Bill Mitchell doesn’t mince words. In a very long and detailed post, he disects how the SGP and Excessive Deficit Procedures (EDP) have been used against Germany in the early 2000s and against France and Italy at the moment. It is worth your time to read it, because right now:
10/18 [Eurozone] nations [are] caught up in the ridiculous bureaucratic procedure, which only kills growth and prosperity.
And from his conclusion:
The history of the EMU to date has taught us that if Germany is unable to meet rules, then the rules will be altered. Otherwise, the rules will be used as a blunt weapon to devastate the employment base and living standards of weaker nations without the political clout of Germany.
The mindless Eurozone rules (German rules) have failed. It is time to move on and get over it.
It is time to abandon the project and release these nations and their people from the growth-sapping, poverty-inducing straitjacket.
In this context I think this paragraph is important:
This is why it is nonsensical to target a particular public deficit ratio (with respect to GDP) because it is so sensitive to private economic activity. The government cannot actually guarantee it will hit a particular outcome given that private spending essentially dictates the outcome.
The government is far better off targetting employment levels to ensure there are enough jobs available and to also work to ensure first-class public infrastructure is in place.
Whatever the fiscal outcome that emerges from that sort of quest will be appropriate, given the goal of government is to advance welfare rather than achieve some abstract financial ratio, which few people fully understand anyway.
But any of this will probably fall on deaf ears again.
‘Paul Krugman: – ‘Scandal in France’
Really all there is to say about economic policy in Europe. Tragic, misguided, stupide even, if Social Democrats start buying into the Say’s Law fallacy.
‘France by the Numbers’ and a reality check on Finland and the Netherlands
A good read, and the graph on performance in GDP-change is very useful. What do you mean, Finland has turned a corner? Yes there are some positive signs regarding some big firms, but there are ever so many co-determination negotiations to lay-off people or make them redundant.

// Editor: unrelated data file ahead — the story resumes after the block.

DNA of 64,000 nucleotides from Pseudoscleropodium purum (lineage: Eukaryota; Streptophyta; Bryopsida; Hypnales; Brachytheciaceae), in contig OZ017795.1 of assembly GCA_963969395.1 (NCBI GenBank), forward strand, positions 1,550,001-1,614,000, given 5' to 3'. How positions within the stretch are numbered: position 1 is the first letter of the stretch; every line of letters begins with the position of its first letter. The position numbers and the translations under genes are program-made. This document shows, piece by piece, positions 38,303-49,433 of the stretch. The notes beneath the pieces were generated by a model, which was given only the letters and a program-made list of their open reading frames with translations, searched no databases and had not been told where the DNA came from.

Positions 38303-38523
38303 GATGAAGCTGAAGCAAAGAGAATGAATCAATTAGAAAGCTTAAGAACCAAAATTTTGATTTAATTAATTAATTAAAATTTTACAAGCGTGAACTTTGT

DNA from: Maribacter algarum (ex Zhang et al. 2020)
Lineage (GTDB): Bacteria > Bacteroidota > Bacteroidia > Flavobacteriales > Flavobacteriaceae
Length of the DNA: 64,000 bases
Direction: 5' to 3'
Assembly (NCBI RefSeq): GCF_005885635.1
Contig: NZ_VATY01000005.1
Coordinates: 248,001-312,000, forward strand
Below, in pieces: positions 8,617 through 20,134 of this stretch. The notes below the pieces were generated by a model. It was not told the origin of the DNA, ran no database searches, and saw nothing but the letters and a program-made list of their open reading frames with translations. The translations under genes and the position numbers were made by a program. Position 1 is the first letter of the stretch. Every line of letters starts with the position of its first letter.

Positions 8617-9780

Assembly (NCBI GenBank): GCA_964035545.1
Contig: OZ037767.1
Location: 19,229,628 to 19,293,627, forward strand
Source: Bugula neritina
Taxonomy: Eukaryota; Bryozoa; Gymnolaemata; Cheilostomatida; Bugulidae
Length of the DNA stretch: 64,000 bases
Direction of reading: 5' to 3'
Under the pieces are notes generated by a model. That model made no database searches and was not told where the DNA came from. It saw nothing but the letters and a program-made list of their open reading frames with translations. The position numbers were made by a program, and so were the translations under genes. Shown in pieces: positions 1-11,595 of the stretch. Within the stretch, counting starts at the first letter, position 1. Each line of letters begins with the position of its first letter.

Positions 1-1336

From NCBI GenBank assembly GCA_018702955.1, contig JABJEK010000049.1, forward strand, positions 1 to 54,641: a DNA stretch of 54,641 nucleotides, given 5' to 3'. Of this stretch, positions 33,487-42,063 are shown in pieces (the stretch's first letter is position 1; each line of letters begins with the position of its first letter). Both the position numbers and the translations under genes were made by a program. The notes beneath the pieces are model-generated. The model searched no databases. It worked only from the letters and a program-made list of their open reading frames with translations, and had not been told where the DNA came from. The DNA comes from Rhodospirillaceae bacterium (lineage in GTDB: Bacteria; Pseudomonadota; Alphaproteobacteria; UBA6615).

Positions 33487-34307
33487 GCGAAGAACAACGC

‘Again, things aren’t good. But you do have to wonder why the French elite is so easily intimidated into making a hard right turn while the elites of much worse cases like Finland and the Netherlands remain steadfast in their notion that the worse things get, the more committed they have to be to inflicting further pain.’
“France’s ‘AA’ Hollande pays price for kowtowing to EMU deflation madness – Telegraph Blogs” http://feedly.com/k/HFnWUq
Another fine and important post.
Simon Wren-Lewis: ‘France and the Commission ‘
In the words of Paul Krugman:
“But the larger point here, surely, is that Rehn has let the mask slip. It’s not about fiscal responsibility; it never was. It was always about using hyperbole about the dangers of debt to dismantle the welfare state. How dare the French take the alleged worries about the deficit literally, while declining to remake their society along neoliberal lines?”
Rules are for…breaking? Stability and Growth Pact and beyond
This link by Delusional Economics again shows how hard-headed German politics is. And not only politics, but also the Bundesbank. To recap: the Bundesbank is very much against the ECB’s OMT program, and challenges this before the German constitutional court. Outcome is unsure but it is possible that there will be such restrictions on the use of OMT that it will become useless. Furthermore, Berlin and the Bundesbank still believe in austerity. This is misguided, because other European countries cannot replicate the enormous trade surplus that Germany has. Not inside Europe, not with the rest of the world – the demand isn’t there and it is impossible in terms of accounting identities for Germany AND other countries to have such big surpluses – the trade deficits of the remaining countries would have to be so much bigger as well.
So, regarding the comment about agreed rules and to apply them: as the chart shows, Germany has broken those same rules many times over, in particular to come out of the slump in the early 2000s. The only countries that have some credibility here are Finland, Estonia and Luxemburg. Yup, really small countries – in terms of inhabitants and economic clout (although the Luxemburgian banking sector is a story on its own).
Next, this bit:
France needs more time to get its budget deficit under control. That much was made clear last Friday when the European Commission announced it was granting Paris until 2015 to bring its budget deficit below the maximum 3 percent of gross domestic product allowed by European Union rules ensuring the stability of the euro.
Later on it is stated that France will be in recession this year. Given the existence of a welfare state and rising unemployment, how on earth does Germany think France will get its deficit below 3% of GDP in two years? With a deepening downturn going on, this is just postponing the reckoning: France will not be able to do this, and France is really too big and too important to put it under ‘Troika stewardship.’
Delusional Economics says that this German politics is related to the German elections, but I have no confidence (ha ha) that after the elections German policymakers will soften up. They are (from my point of view) in a very dangerous case of group-think. It is even possible, given the rhetoric, that if the SPD wins, the policies will even turn harsher.
Meanwhile, millions of Europeans suffer, because of policy mistakes. What about solidarity, eh?
http://feedproxy.google.com/~r/social-europe/wmyH/~3/qFvfZ0TtNfk/ Andrew Watt is the director of the German Institut für Makroökonomie und Konjunkturforschung.